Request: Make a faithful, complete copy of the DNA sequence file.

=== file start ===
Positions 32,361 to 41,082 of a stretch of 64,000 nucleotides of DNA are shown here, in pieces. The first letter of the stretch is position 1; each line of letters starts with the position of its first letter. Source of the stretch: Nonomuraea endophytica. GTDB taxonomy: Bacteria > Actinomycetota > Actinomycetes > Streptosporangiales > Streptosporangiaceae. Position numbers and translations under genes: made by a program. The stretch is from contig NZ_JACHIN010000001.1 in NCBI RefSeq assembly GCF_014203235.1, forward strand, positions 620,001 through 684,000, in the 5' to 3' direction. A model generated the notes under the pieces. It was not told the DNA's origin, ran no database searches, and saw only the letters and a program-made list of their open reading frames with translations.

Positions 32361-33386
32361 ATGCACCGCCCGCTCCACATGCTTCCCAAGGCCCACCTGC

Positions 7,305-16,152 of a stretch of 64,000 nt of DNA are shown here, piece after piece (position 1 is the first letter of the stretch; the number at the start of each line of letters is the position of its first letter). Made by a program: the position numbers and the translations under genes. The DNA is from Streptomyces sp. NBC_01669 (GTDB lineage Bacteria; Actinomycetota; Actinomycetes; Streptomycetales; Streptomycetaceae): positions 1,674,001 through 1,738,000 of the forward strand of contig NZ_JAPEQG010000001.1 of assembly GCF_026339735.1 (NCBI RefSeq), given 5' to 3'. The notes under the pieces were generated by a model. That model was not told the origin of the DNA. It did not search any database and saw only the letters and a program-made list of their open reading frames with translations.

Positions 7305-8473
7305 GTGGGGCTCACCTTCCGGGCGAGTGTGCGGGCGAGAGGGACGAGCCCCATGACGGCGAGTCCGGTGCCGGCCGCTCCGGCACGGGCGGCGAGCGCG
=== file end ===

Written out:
Positions 32,361 to 41,082 of a stretch of 64,000 nucleotides of DNA are shown here, in pieces. The first letter of the stretch is position 1; each line of letters starts with the position of its first letter. Source of the stretch: Nonomuraea endophytica. GTDB taxonomy: Bacteria > Actinomycetota > Actinomycetes > Streptosporangiales > Streptosporangiaceae. Position numbers and translations under genes: made by a program. The stretch is from contig NZ_JACHIN010000001.1 in NCBI RefSeq assembly GCF_014203235.1, forward strand, positions 620,001 through 684,000, in the 5' to 3' direction. A model generated the notes under the pieces. It was not told the DNA's origin, ran no database searches, and saw only the letters and a program-made list of their open reading frames with translations.

Positions 32361-33386
32361 ATGCACCGCCCGCTCCACATGCTTCCCAAGGCCCACCTGC

Positions 7,305-16,152 of a stretch of 64,000 nt of DNA are shown here, piece after piece (position 1 is the first letter of the stretch; the number at the start of each line of letters is the position of its first letter). Made by a program: the position numbers and the translations under genes. The DNA is from Streptomyces sp. NBC_01669 (GTDB lineage Bacteria; Actinomycetota; Actinomycetes; Streptomycetales; Streptomycetaceae): positions 1,674,001 through 1,738,000 of the forward strand of contig NZ_JAPEQG010000001.1 of assembly GCF_026339735.1 (NCBI RefSeq), given 5' to 3'. The notes under the pieces were generated by a model. That model was not told the origin of the DNA. It did not search any database and saw only the letters and a program-made list of their open reading frames with translations.

Positions 7305-8473
7305 GTGGGGCTCACCTTCCGGGCGAGTGTGCGGGCGAGAGGGACGAGCCCCATGACGGCGAGTCCGGTGCCGGCCGCTCCGGCACGGGCGGCGAGCGCG